Minister Barbara Creecy: World Meteorological Day 2022

Programme Director, Mr Ishaam Abader;

Ms Feziwe Renqe – Board Chairperson of the South African Weather Service

Dr Mmaphaka Tau, Board Member of the South African Weather Service and Special guest speaker from the National Disaster Management Centre

Provincial Disaster Managers

Representatives from Academia

Members of the media

Management and staff of the South African Weather Service

Ladies and gentlemen

Thank you for the opportunity to address you today at the celebration of World Meteorological Day 2022. This event is held the world over by Members to the Convention on the World Meteorological Organization (WMO) to commemorate the coming into force of the Convention 72 years ago, on 23 March 1950.

Each year, the WMO’s Executive Council chooses a relevant theme for the celebration of World Meteorological Day, with this year’s theme being “Early Warning and Early Action” – a theme that shines a spotlight on the importance of Hydrometeorological and Climate Information for Disaster Risk Reduction.

Ladies and gentlemen,

Over the past 50 years, worldwide more than 11 000 weather, climate and water-related disasters were reported. While the number of disasters increased five-fold, the number of deaths decreased almost three-fold since the 1970s. This is thanks to improved early warnings and disaster risk reduction strategies by countries.

All too often, severe weather hazards cause impacts on infrastructure, agriculture, transport, energy and health systems. As an example, recently tropical cyclone Batsirai, hit Madagascar in February 2022, causing violent winds and torrential rainfall, resulting in casualties and destruction, triggering coastal and inland flooding as well as land- and mudslides.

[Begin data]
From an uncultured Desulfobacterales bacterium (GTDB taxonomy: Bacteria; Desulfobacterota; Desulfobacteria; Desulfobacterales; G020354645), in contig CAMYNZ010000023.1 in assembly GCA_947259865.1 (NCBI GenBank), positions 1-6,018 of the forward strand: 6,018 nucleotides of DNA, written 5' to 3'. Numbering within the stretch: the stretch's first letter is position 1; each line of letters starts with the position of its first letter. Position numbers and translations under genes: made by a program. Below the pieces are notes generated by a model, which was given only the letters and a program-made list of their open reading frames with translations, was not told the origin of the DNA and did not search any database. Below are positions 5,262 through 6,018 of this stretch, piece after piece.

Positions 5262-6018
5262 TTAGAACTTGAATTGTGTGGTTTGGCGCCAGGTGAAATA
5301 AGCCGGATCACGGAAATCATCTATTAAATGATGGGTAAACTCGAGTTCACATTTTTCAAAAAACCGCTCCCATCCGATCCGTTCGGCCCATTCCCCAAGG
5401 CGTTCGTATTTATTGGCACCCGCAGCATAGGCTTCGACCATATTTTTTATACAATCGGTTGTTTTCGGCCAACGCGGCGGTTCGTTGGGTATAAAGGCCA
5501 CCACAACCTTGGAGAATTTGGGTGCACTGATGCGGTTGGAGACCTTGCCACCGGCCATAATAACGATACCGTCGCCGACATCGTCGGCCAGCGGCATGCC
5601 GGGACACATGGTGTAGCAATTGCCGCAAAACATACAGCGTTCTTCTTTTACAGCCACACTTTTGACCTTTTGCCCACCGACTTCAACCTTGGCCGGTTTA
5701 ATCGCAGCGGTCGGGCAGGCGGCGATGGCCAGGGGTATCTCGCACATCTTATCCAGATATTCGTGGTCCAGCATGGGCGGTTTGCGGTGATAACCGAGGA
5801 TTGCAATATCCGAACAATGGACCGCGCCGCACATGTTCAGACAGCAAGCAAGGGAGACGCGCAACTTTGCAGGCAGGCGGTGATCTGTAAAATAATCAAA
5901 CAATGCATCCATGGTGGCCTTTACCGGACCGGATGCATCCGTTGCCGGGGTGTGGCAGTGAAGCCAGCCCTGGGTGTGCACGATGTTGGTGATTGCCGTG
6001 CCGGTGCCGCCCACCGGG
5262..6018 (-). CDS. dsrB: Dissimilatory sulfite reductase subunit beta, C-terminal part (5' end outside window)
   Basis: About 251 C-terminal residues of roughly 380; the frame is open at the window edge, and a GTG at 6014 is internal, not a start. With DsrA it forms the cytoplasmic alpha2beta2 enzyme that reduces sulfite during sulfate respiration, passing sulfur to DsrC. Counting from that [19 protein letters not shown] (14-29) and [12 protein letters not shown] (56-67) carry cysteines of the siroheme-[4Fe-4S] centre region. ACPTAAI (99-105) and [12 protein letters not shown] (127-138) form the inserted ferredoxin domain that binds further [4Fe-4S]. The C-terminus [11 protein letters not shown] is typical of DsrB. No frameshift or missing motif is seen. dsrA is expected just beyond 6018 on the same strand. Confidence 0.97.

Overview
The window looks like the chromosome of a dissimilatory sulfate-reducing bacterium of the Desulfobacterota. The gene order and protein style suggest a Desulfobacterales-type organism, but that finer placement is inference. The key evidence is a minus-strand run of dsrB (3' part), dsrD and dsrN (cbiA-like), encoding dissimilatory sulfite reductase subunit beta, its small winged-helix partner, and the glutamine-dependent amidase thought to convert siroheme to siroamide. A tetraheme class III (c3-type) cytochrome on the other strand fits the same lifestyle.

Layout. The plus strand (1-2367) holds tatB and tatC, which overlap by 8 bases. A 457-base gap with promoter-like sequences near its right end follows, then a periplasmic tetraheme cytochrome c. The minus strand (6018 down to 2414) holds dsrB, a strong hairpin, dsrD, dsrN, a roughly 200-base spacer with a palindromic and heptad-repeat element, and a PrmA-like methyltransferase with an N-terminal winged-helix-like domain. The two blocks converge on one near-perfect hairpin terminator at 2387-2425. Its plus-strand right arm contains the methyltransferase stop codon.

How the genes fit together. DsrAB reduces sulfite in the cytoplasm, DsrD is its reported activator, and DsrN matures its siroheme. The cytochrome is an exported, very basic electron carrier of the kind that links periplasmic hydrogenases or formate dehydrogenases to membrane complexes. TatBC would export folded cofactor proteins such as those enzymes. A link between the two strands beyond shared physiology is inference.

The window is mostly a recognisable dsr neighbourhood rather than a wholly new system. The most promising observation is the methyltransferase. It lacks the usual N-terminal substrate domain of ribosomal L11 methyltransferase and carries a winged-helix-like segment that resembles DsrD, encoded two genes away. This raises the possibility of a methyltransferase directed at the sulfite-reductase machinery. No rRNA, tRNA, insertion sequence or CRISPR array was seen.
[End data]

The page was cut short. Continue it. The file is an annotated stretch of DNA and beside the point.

Closer to home, heavy rains led to flooding in Ladysmith and other inland parts of KwaZulu-Natal province earlier this year destroyed business and infrastructure and led to loss lives,

Heatwaves are often associated with drought, poor air quality and wildfires – which in turn can exacerbate the risk of flash flooding during any subsequent rains. While these multiple weather hazards can compromise our food security, they simultaneously also increase socio-economic costs, jeopardising sustainable development.

As we have heard today, the Sixth Assessment report of the Intergovernmental Report on Climate Change (IPCC) indicates that we are already seeing an increase in severe weather events such as heatwaves, heavy rain, droughts, tropical cyclones and their influence on human lives – and this trend, which contributes to climate change extremes, is expected to continue. We will see more drought, flooding, risk of veldfires and loss of human lives and livelihoods in future. It is furthermore estimated that by 2030, 50 per cent of the world’s population will live in coastal areas that are exposed to floods, storms and tsunamis – this type of urbanisation will increase the vulnerability of communities and further enhance the frequency of natural disasters impacting lives and livelihoods.

Ladies and gentlemen,

As weather, climate and water extremes have become more severe in many parts of the world, South Africa can attest to the number of weather-related disasters we have experienced, not just over the past season, but also over the past decade and more. Our earlier presentations today served to indicate how the South African Weather Service, in partnership and collaboration with other stakeholders has had to deal with several severe weather events and their impact.